Do Foreign Companies Have To Follow FTC COPPA Rules? (Yes!)
Can the U.S. Federal Trade Commission fine foreign websites and apps for not following state-side online marketing regulations? It sure can. Here’s the bottom Internet marketing line: All commercial products and services available to U.S. citizens are subject to FTC regulations.
BabyBus COPPA Violations: Example of a Foreign Businesses Being Investigated By The FTC
Recently, Chinese app developer BabyBus Network Technology Co. (“BabyBus”) learned the answer to the question, “Do foreign companies have to follow FTC rules?,” when the Asia-based developer got a Children’s Online Privacy Protection Act (COPPA) violation warning:
“Because you are collecting precise geolocation information, which is considered ‘personal information’ under the rule, you must provide notice and obtain verifiable parental consent before collecting, using, or disclosing this information. Your failure to do so appears to violate COPPA and its implementing rule.”
Exhibiting a bit of Internet law diplomacy, the Federal Trade Commission gave BabyBus a month to review its product, and then make necessary changes.
What Are The Main Things To Remember About The Children’s Online Privacy Protection Act (COPPA):
- If your commercial website, app or platform is used by children younger than 13, you must adhere to restrictions outlined in the Children’s Online Privacy Protection Act – the only (currently) extant federal online privacy law in the U.S.
- Without parental/guardian consent, it’s against regulations for commercial websites, apps and platforms to collect personally identifiable information about people younger than 13.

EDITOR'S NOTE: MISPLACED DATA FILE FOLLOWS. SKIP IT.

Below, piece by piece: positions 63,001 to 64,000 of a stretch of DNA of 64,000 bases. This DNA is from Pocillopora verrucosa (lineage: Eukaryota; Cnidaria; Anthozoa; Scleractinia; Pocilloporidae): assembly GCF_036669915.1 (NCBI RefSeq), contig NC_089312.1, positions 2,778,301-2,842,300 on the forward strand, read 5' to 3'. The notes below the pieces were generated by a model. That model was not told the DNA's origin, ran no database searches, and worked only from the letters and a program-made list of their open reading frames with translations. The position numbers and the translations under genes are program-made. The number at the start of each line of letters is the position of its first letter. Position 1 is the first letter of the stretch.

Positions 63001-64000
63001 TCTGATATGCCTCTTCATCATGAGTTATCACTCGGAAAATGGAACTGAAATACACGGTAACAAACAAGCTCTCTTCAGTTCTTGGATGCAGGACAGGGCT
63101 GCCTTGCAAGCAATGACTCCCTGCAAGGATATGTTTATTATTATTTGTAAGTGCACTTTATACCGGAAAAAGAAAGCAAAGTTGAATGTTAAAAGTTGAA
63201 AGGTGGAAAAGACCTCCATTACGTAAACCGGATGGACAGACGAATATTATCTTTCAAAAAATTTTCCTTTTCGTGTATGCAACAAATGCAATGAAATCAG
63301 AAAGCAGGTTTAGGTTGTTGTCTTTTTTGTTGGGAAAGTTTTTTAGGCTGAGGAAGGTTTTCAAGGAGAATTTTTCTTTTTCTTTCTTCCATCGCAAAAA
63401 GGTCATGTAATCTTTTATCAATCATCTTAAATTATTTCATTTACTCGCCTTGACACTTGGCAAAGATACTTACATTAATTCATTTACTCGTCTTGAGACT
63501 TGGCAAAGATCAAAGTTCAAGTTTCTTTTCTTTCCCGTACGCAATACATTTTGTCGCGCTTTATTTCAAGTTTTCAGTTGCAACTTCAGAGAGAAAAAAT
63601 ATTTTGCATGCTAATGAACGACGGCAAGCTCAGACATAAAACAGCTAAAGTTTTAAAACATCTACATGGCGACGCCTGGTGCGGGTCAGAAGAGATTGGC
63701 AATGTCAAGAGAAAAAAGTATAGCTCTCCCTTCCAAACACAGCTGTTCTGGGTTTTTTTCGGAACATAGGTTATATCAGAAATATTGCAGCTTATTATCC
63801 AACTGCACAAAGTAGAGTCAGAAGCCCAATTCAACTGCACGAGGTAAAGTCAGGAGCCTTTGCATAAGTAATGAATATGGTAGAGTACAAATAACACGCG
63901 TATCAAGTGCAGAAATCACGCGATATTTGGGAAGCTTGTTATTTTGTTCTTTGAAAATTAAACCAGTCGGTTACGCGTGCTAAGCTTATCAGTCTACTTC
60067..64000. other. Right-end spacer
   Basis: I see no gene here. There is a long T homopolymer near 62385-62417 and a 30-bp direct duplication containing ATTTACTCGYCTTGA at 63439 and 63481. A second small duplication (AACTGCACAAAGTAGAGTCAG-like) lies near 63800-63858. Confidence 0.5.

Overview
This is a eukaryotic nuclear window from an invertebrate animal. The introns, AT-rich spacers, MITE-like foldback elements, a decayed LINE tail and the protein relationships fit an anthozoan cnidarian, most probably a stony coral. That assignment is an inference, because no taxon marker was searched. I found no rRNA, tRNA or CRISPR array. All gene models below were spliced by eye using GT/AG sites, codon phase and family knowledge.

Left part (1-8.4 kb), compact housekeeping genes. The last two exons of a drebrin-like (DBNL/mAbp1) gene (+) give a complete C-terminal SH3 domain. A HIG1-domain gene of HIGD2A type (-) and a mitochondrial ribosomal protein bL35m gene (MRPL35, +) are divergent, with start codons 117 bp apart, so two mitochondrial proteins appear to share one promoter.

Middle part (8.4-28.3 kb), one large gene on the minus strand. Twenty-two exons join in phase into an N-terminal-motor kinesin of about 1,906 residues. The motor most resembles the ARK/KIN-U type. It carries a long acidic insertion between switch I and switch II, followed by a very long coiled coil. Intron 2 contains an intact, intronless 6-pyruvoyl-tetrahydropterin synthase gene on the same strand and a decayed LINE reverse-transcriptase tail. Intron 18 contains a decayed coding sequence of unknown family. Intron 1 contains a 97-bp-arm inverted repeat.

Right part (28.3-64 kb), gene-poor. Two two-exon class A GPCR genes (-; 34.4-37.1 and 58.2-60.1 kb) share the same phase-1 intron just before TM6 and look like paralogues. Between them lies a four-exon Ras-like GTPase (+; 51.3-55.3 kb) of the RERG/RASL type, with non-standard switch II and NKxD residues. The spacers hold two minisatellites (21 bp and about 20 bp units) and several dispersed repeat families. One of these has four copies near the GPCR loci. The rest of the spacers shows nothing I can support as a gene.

- There are specific COPPA rules regarding acceptable parental consent. For example, simply collecting a credit card number doesn’t meet standards. To make compliance easier, the FTC recently approved a program in which developers can submit their “parental consent gathering” apps for COPPA safe harbor certification. If the FTC accepts an app or platform for the program, said app or platform can be incorporated into websites and software that are beholden to COPPA regulations. It’s akin to blogs using a program like “Disqus” as a commenting engine.
- Even if tweens are not your target demographic, if you have “actual knowledge” that minors are using your commercial site or software, platform or application, then you’re beholden to COPPA regulations. You’re best bet is to consult an FTC marketing lawyer to make sure you’re in the legal clear.
What Does ‘Commercial’ Mean In Regards To The Children’s Online Privacy Protection Act?
Unsure if your website would legally be considered “commercial” by a court? Have an Internet lawyer look at it. You may not think your website is “commercial,” but a plugin or process may deem it so in the eyes of the Federal Trade Commission.
Get An FTC Marketing Audit
Do you run a commercial website or app that a child may use? Have you developed an app, platform or plugin that could be deployed on a commercial website that a kid might visit? If yes, then you should be aware of regulations laid out in the Children’s Online Privacy Protection Act. An FTC marketing lawyer can review your operation and let you know if your product or service is beholden to COPPA.
The next time someone answers “no” to the question: “Do foreign companies have to follow FTC COPPA regulations,” you can set them straight using the BabyBus example.